While the industry continues to debate the same topic, my prediction remains the same: the IT department is going to go virtual. Gone will be the days where employees go down the hall to ask their IT department for help or submit tickets to get serviced.
Rather, the IT department is going to play a much quieter role – one where it watches behind the scenes to protect corporate data.
The trends that brought the industry to this crossroad are no secret. Things like Bring Your Own Device (BYOD), Bring Your Own App (BYOA) and Bring Your Own Workflow (BYOW) have changed the way companies do business – especially from a technology perspective.
While the IT department of the (near) future may look different, they will still play an important role that becomes even more critical as data continues to grow and threats continue to increase both in number and sophistication.
Driving a change
First, it was BYOD. As employees started bringing their own devices to the workplace, debates sprung up about who was responsible for securing those personally-owned devices. In a setting where the IT department had always had a clear path, this new trend started pushing IT out the door.
While the conversation often stops at the device, the reality is that along with the device, the employee brings his/her own software, taking away a lot of IT's control over technology and processes.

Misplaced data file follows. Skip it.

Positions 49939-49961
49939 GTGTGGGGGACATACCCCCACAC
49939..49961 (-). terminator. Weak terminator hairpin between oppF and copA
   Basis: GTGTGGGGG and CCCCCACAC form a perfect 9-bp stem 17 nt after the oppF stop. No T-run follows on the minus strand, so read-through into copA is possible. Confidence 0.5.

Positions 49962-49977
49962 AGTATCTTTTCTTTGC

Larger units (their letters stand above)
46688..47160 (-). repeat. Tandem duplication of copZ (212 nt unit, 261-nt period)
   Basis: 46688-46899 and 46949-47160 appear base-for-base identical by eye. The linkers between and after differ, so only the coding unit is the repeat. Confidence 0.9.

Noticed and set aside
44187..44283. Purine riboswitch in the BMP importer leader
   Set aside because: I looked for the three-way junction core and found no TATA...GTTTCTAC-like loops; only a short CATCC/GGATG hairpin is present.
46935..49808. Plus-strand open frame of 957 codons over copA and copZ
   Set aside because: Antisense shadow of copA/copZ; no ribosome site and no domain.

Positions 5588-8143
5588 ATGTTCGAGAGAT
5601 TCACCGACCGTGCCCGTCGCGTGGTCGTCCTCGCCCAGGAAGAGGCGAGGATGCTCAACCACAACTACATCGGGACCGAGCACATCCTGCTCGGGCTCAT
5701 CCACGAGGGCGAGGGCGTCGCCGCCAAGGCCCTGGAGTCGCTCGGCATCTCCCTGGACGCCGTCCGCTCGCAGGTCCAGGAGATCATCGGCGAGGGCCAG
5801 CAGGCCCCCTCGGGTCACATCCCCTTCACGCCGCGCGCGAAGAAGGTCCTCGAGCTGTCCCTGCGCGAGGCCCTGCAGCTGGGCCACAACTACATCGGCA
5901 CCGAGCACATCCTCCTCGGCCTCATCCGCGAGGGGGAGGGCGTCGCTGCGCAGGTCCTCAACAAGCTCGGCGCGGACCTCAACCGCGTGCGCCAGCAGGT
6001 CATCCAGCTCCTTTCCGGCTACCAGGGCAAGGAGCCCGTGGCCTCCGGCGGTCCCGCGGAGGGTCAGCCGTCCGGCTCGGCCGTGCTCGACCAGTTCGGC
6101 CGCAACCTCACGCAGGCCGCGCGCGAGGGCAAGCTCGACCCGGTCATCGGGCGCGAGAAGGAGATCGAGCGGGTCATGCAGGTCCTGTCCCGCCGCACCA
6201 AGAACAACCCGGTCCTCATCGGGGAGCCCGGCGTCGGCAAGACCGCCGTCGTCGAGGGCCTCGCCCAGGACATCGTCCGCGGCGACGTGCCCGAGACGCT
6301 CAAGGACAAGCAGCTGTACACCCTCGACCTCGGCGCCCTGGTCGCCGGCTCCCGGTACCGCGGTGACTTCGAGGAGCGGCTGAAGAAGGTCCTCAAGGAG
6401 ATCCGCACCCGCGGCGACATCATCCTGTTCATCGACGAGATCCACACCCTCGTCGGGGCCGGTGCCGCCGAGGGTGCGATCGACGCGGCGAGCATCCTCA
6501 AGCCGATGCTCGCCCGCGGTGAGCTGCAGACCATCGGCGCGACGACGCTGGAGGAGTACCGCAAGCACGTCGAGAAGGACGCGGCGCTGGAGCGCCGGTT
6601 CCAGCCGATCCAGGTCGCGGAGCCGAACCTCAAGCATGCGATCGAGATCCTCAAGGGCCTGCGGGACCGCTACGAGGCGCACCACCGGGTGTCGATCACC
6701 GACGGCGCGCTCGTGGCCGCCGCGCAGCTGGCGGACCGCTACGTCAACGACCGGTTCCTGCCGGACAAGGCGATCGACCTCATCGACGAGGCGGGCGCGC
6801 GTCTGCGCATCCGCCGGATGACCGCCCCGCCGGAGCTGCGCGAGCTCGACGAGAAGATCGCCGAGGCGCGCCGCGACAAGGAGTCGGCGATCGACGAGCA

BYOA – the result of consumers having so much directly available and accessible (i.e., employees) to them. The result: they can lead the charge in finding their own technology solutions. Looking to manage a project? There's an app for that. How about communicate with team members? There's an app for that, too.
Along with a person's device, he/she is choosing which applications to download, use and share that make their workdays as efficient as possible. (In fact, 64 percent of people claim they download apps of their choosing from public app stores and use them at work, according to my organization's internal research.) While this may make employees more efficient, it dramatically reduces the role IT plays in providing, managing and overseeing employees' daily work-related tools.
Now, it's BYOW. Tools like Zapier and IFTTT make it easy to link systems and people together, making enterprise systems less relevant to users in the company. Each user can now create his/her own customized, optimized workflow to make jobs easier.
Moving forward, IT will not be working with people directly. Today's technology – including the way businesses are using it – means systems are easier to add and integrate (with little help from IT). Therefore, IT's new role will become more about ensuring employees use the existing systems and don't abuse them. And those employees looking for support? Expect them to find it through the Geek Squad and Apple Store.
- Ty Rollin is CTO of Mobiquity
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